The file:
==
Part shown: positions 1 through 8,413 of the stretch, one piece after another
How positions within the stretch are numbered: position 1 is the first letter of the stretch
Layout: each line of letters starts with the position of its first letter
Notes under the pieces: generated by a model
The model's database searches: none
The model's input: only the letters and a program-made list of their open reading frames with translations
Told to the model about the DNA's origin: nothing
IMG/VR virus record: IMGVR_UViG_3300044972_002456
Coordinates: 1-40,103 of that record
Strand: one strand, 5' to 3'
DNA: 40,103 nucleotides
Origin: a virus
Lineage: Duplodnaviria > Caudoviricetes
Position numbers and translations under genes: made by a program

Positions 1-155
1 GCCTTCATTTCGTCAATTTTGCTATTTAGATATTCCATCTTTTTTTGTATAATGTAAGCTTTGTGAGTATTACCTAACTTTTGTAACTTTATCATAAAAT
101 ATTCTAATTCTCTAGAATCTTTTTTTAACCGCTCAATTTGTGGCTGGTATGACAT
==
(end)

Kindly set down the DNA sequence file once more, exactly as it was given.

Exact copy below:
Part shown: positions 1 through 8,413 of the stretch, one piece after another
How positions within the stretch are numbered: position 1 is the first letter of the stretch
Layout: each line of letters starts with the position of its first letter
Notes under the pieces: generated by a model
The model's database searches: none
The model's input: only the letters and a program-made list of their open reading frames with translations
Told to the model about the DNA's origin: nothing
IMG/VR virus record: IMGVR_UViG_3300044972_002456
Coordinates: 1-40,103 of that record
Strand: one strand, 5' to 3'
DNA: 40,103 nucleotides
Origin: a virus
Lineage: Duplodnaviria > Caudoviricetes
Position numbers and translations under genes: made by a program

Positions 1-155
1 GCCTTCATTTCGTCAATTTTGCTATTTAGATATTCCATCTTTTTTTGTATAATGTAAGCTTTGTGAGTATTACCTAACTTTTGTAACTTTATCATAAAAT
101 ATTCTAATTCTCTAGAATCTTTTTTTAACCGCTCAATTTGTGGCTGGTATGACAT